Mexican gasoline prices will rise by as much as 20% from January 1, 2017 due to changes in the way gasoline is priced in Mexico.
For decades, prices at Mexico’s pumps were set by the government and the price of fuel was the same nationally—except along the border with the US, where prices would reflect those being charged in US border cities.
In 2013, Mexico’s legislature enacted an energy reform bill which ushered-in wide-ranging policy changes to Mexico’s energy sector, including opening the gasoline market to private suppliers and changes to the way that retail prices of gasoline and diesel are calculated.
Until recently, the price of fuels at Mexican pumps would rise a little each month, in line with a preset formula—and prices across the country were set at that rate. As part of the energy reform bill, the government embarked on a staggered fuel price deregulation program—and the price rises in January 2017 reflect the ongoing reorganization of the current price regime.
The change-over is a complex matter, not least because to now all gasoline stations in Mexico were Pemex franchises which never posted price boards as there was no need for them. For the first time, non-Pemex branded stations (Hidrosina is the first) are beginning to appear in Mexico with boards advertising prices per liter for various fuels, and eventually motorists in Mexico will be able to ‘shop around’ for gasoline and diesel as they do now in the US and Canada.
The 2017 price rise will come as something of a shock after what was a modest annual rise of 3% for the same fuels in 2016. Regular gasoline will rise about 14% to sell at around 16 pesos per liter; premium fuel will rise 20% to sell at around 18 pesos per liter; and diesel will rise 16.5% and sell for around 17 pesos a liter. There are 3.78 liters in 1 US-Gallon.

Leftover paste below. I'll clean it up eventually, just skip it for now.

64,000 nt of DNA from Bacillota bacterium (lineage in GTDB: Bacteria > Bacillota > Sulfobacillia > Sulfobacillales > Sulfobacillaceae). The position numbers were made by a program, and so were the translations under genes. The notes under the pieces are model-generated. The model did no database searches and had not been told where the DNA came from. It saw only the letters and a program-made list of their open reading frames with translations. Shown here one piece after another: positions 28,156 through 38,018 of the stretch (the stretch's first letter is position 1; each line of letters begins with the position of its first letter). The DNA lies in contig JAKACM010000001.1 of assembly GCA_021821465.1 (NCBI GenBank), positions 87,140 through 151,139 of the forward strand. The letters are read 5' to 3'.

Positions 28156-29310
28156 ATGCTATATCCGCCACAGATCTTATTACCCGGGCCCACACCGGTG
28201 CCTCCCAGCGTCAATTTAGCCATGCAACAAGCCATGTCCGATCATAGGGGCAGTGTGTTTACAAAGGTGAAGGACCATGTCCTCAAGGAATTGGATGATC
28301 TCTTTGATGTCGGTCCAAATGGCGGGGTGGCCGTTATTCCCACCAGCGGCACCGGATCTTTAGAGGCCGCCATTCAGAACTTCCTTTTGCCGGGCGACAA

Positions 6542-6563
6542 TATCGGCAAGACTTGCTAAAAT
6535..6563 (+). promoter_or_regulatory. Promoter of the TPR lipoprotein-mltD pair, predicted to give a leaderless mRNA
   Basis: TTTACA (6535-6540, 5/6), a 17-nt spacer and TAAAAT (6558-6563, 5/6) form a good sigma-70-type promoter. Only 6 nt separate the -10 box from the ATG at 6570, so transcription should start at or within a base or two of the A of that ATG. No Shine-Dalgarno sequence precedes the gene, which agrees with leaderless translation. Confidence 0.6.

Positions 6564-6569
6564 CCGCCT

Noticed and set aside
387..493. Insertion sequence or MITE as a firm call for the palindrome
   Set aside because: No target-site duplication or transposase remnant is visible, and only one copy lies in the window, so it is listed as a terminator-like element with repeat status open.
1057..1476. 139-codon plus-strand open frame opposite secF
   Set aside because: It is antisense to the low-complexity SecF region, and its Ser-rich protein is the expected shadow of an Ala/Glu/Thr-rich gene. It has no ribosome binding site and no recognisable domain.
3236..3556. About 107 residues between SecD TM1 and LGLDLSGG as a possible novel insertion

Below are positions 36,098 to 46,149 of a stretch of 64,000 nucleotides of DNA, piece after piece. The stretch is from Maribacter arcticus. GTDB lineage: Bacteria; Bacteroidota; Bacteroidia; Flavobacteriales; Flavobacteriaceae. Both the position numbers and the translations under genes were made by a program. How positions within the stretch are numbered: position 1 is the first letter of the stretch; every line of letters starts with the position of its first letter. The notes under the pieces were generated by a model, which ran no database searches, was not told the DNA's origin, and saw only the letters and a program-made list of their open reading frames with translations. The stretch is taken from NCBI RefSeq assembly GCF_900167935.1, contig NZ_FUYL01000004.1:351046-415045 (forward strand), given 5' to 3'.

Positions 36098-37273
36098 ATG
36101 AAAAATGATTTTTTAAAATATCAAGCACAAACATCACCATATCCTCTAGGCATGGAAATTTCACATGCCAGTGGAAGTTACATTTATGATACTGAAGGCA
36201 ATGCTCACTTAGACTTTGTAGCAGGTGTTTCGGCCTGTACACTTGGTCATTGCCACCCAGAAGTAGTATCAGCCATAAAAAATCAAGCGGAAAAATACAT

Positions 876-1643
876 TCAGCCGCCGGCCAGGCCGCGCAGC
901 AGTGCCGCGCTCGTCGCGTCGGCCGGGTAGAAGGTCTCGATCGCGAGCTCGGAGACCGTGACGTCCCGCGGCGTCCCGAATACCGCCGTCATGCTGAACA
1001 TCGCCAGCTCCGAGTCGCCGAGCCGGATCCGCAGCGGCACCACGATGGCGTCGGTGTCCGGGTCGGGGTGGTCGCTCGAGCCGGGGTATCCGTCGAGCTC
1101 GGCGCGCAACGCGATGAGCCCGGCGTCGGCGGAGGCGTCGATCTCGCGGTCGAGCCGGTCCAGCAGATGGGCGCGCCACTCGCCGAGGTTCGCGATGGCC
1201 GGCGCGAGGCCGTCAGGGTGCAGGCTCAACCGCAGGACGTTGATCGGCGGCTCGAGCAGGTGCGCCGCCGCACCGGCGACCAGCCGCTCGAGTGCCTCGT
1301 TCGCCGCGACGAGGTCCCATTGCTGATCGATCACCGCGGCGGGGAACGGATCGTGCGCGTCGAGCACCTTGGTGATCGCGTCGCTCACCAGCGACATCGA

The Mexican government raises significant tax revenues through gasoline sales. The retail price has a special fuel duty applied and then IVA (Value Added Tax) is added to that. Amegas calculates that between 44% and 52% of the price you pay at the pump is tax, depending on whether you purchase regular, premium, or diesel fuel.
The sudden jump in prices as Mexico continues to deregulate its fuel pricing regime is expected to drive higher inflation during 2017, although the Mexican Finance Ministry asserts that the effects on inflation will be temporary and deregulation will bring long-term benefits to the market.
Our Mexico Cost of Living Guide, updated annually, includes information about fuel prices as part of helping you to form a detailed budget, based on your individual lifestyle choices.
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